d3.select(this) works on mouseover, but not on function called in mouseover

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I am new to javascript and currently struggling with selecting the this object while trying to do a d3 selection. I've made the following example, with a function I'm calling, and an on mousemove event:

function changeFont() {   d3.select(this)     .attr('font-size', '2em') }  ... .on('mousemove', function() {   var mouse = d3.mouse(this);   var xVal = mouse[0];    // this would work, but not when its called in a function   // d3.select(this)   //  .attr('font-size', '2em')    // this works   d3.select(this)    .attr("opacity", 1)    // this doesnt   changeFont() }); 

In my main script not shown here, I am organizing my code by writing functions that handle each of the mousemove, mouseover, etc. effects. However because of these functions, I am running into this problem where I can't do d3.select(this) inside of that mouseover function... Any thoughts on what I should be doing differently?

Should I pass this as a parameter to my changeFont() function? Or should I access this in a different way?


Although Andrew's answer might be the best fit if you take the question literally, I would like to add my two cents to it. Your real problem does not seem to be to get a hold of this, but to repeatedly get access to that element to apply you manipulations. Since fiddling around with this can be a pain in JavaScript it might be worth taking a slightly different approach by directly passing the selection instead. This will also improve performance as there is no need to re-select this over and over again.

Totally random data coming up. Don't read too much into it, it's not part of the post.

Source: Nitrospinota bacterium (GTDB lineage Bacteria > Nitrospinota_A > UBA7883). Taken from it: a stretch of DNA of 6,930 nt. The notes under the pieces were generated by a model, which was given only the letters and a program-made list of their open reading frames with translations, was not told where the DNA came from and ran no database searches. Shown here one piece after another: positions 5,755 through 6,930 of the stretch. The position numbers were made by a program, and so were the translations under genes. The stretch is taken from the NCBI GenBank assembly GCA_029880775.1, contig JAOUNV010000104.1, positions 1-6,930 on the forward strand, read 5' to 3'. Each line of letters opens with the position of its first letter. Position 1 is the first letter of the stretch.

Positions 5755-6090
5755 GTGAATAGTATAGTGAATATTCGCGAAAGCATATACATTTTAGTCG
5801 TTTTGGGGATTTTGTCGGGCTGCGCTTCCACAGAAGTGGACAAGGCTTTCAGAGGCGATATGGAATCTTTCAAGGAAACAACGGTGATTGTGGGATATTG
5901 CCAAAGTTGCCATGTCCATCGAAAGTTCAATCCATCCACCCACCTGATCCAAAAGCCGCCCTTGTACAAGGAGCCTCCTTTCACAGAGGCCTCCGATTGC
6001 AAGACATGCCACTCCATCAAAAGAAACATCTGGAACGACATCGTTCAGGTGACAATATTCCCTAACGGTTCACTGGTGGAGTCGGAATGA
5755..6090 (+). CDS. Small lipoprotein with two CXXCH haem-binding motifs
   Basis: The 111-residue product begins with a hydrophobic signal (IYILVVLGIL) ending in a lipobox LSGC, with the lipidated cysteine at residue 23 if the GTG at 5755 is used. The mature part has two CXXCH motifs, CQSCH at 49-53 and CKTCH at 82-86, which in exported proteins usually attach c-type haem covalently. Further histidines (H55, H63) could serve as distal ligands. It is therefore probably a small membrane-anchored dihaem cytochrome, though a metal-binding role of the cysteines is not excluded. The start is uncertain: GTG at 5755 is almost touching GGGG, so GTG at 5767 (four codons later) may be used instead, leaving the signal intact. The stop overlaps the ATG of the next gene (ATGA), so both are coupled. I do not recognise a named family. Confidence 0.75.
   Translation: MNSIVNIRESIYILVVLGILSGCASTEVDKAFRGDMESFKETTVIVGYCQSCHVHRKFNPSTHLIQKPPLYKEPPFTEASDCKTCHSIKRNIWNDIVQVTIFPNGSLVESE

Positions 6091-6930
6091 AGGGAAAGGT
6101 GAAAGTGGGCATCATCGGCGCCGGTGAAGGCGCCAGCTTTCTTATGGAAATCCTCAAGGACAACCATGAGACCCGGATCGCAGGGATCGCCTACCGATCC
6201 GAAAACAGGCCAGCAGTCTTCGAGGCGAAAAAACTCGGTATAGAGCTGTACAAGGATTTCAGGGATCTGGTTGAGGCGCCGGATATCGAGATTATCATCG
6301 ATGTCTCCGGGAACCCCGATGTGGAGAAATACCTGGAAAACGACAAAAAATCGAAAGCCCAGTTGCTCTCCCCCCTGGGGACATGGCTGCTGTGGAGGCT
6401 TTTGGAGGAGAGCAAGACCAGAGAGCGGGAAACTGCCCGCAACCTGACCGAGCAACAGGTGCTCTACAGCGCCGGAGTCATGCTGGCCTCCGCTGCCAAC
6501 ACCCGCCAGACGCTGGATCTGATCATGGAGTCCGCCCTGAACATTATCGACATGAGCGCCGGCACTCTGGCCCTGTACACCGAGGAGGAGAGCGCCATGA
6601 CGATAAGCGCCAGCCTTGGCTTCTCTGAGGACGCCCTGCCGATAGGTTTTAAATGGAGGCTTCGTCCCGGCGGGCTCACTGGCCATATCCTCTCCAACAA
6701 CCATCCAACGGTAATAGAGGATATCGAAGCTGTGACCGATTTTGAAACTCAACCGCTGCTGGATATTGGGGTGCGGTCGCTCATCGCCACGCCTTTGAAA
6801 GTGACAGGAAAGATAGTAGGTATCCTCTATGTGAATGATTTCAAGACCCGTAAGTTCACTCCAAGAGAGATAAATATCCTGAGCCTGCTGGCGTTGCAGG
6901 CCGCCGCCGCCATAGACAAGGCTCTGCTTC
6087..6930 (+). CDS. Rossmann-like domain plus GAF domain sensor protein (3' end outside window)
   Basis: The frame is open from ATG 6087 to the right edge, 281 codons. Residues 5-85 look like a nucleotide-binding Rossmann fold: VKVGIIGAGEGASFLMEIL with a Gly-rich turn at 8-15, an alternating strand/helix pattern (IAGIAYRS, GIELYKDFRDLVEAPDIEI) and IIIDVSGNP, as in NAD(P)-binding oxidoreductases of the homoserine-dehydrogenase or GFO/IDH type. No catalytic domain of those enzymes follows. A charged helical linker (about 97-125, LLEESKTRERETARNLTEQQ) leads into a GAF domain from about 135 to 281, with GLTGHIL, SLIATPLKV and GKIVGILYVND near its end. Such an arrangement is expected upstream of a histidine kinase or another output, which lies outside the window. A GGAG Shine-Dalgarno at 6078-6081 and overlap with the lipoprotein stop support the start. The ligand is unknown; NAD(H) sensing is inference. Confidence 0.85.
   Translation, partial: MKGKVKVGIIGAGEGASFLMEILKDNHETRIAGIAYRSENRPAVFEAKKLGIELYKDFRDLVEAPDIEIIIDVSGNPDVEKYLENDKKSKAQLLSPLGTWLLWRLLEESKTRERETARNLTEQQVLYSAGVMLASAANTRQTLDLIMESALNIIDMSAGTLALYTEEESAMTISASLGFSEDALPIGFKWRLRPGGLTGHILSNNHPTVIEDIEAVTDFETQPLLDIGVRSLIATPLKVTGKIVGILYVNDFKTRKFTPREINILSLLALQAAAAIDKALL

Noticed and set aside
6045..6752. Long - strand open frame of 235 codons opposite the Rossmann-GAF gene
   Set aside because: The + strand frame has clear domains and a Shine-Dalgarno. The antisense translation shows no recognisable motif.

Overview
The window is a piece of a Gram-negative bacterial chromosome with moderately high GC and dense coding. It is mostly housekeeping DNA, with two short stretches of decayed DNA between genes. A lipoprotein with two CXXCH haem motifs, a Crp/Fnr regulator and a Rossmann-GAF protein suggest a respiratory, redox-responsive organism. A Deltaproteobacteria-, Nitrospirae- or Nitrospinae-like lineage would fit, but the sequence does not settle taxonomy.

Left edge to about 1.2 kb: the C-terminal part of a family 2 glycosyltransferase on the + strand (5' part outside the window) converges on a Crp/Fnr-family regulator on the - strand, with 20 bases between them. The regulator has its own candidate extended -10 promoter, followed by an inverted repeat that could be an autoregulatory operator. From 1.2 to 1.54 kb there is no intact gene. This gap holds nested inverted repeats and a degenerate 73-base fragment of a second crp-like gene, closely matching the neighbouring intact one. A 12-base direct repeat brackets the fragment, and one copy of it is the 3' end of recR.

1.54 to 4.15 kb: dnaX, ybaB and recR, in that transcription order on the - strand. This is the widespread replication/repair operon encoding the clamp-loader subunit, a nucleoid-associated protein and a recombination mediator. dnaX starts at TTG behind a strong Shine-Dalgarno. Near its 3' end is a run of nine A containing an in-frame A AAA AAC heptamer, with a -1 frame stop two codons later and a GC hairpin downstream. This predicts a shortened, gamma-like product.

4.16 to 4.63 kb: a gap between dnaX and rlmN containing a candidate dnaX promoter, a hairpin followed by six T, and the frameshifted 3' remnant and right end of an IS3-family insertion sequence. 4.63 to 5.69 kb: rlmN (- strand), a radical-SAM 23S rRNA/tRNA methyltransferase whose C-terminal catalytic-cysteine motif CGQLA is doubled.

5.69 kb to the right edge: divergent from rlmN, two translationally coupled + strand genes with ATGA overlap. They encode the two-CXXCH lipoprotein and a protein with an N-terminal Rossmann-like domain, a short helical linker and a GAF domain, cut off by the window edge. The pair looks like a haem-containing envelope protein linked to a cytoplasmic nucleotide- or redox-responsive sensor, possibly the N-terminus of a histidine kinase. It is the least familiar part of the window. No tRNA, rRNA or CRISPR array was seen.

First, let us slightly refactor your changeFont() function to accept a selection object.

function changeFont(selection) {   selection     .attr('font-size', '2em'); } 

Note, how this makes the function more generally applicable as it does not make any assumptions about the selection passed into it. It could be your d3.select(this), a selection containing multiple elements or any other D3 selection object. Additionally, you do not need to preserve the previous this scope.

There are basically two ways of calling this function.

  1. The obvious one will directly pass the selection as an argument when calling the function:

    const d3This = d3.select(this); changeFont(d3This); 
  2. Fortunately, there is a more elegant way of doing it by resorting to D3's own selection.call() which even allows for method chaining if you need to do multiple calls on the same selection.

    function changeFont(selection) { selection.attr("font-size", "2em"); } function changeFill(selection) { selection.attr("fill", "limegreen"); } function changeOpacity(selection) { selection.attr("opacity", "0.1"); }  // ... .on("mouseover", function() {   // Call the functions for this element.   d3.select(this)     .call(changeFont)     .call(changeFill)     .call(changeOpacity);    // Instead, you could also apply the same pattern to all texts.   d3.selectAll("text")     .call(changeFont)     .call(changeFill)     .call(changeOpacity);  } 


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